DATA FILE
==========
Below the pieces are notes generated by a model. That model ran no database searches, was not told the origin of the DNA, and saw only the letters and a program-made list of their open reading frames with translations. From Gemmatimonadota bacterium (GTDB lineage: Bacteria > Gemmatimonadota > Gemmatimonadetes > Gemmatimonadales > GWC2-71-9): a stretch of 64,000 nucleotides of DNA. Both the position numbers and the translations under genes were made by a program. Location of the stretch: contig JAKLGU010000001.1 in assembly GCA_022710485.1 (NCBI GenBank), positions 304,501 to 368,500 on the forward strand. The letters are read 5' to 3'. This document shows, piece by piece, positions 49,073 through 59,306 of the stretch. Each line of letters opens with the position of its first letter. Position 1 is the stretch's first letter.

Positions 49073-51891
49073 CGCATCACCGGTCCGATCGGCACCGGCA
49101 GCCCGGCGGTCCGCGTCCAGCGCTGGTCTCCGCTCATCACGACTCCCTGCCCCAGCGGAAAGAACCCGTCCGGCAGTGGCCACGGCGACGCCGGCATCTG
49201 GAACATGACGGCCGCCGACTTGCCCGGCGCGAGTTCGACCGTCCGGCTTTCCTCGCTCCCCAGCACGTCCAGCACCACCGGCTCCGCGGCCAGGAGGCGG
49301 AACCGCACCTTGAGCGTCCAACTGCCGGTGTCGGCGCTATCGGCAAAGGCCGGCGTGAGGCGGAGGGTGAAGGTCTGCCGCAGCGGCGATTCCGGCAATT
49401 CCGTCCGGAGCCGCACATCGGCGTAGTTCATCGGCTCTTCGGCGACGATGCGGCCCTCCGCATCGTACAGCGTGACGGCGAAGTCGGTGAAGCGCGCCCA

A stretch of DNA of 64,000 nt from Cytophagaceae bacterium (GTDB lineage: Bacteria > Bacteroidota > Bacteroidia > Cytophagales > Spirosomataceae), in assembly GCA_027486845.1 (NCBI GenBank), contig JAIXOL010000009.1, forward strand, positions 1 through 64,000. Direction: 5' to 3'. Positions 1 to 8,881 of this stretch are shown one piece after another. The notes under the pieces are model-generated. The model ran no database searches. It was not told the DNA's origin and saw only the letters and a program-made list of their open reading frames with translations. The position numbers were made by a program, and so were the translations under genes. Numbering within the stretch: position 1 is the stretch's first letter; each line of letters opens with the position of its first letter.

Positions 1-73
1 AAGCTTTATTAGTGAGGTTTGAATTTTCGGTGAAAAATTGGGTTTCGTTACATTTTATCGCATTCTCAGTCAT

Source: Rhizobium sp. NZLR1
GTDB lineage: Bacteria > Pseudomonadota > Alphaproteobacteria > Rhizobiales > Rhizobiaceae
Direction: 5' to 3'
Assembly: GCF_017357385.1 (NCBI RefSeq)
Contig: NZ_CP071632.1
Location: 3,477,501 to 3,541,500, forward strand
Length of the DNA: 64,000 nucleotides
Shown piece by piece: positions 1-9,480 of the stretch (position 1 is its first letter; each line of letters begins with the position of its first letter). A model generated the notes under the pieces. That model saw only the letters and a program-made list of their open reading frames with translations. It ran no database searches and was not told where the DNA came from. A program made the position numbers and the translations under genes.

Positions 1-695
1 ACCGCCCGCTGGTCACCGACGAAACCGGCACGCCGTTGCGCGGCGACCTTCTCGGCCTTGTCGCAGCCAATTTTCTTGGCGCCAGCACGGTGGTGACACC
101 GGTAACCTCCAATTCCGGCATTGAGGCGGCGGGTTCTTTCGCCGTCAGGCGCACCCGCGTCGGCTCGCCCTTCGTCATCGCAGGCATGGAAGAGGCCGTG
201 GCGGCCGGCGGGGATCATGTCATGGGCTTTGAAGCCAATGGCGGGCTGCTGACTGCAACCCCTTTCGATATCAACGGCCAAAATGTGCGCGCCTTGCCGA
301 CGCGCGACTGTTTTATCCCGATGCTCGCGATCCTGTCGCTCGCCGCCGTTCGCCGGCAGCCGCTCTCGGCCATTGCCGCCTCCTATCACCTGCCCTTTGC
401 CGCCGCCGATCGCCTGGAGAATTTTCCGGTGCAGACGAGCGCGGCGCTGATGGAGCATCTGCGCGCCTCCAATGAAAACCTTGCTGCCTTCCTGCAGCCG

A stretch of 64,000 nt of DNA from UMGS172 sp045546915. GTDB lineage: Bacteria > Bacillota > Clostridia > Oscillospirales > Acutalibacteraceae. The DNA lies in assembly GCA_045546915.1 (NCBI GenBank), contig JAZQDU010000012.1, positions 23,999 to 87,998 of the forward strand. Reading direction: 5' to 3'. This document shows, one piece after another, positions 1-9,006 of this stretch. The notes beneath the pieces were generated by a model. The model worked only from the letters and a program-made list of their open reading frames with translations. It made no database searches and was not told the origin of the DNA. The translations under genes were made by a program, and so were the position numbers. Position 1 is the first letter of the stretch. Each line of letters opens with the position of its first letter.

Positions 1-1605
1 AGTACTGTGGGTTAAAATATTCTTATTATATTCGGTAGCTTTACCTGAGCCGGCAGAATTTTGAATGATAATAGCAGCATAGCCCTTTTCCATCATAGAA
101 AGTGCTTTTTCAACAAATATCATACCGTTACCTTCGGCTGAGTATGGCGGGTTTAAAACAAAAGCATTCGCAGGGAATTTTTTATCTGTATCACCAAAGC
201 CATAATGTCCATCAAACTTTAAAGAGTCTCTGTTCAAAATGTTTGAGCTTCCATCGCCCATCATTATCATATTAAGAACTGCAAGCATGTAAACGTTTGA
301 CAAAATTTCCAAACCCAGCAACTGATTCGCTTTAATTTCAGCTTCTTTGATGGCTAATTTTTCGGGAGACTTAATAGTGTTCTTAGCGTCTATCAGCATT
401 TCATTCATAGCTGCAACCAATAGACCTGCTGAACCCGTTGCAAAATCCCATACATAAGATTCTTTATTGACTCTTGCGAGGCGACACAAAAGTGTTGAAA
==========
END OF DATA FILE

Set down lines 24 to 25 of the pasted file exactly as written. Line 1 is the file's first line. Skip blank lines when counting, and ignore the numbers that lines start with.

401 CGCCGCCGATCGCCTGGAGAATTTTCCGGTGCAGACGAGCGCGGCGCTGATGGAGCATCTGCGCGCCTCCAATGAAAACCTTGCTGCCTTCCTGCAGCCG

A stretch of 64,000 nt of DNA from UMGS172 sp045546915. GTDB lineage: Bacteria > Bacillota > Clostridia > Oscillospirales > Acutalibacteraceae. The DNA lies in assembly GCA_045546915.1 (NCBI GenBank), contig JAZQDU010000012.1, positions 23,999 to 87,998 of the forward strand. Reading direction: 5' to 3'. This document shows, one piece after another, positions 1-9,006 of this stretch. The notes beneath the pieces were generated by a model. The model worked only from the letters and a program-made list of their open reading frames with translations. It made no database searches and was not told the origin of the DNA. The translations under genes were made by a program, and so were the position numbers. Position 1 is the first letter of the stretch. Each line of letters opens with the position of its first letter.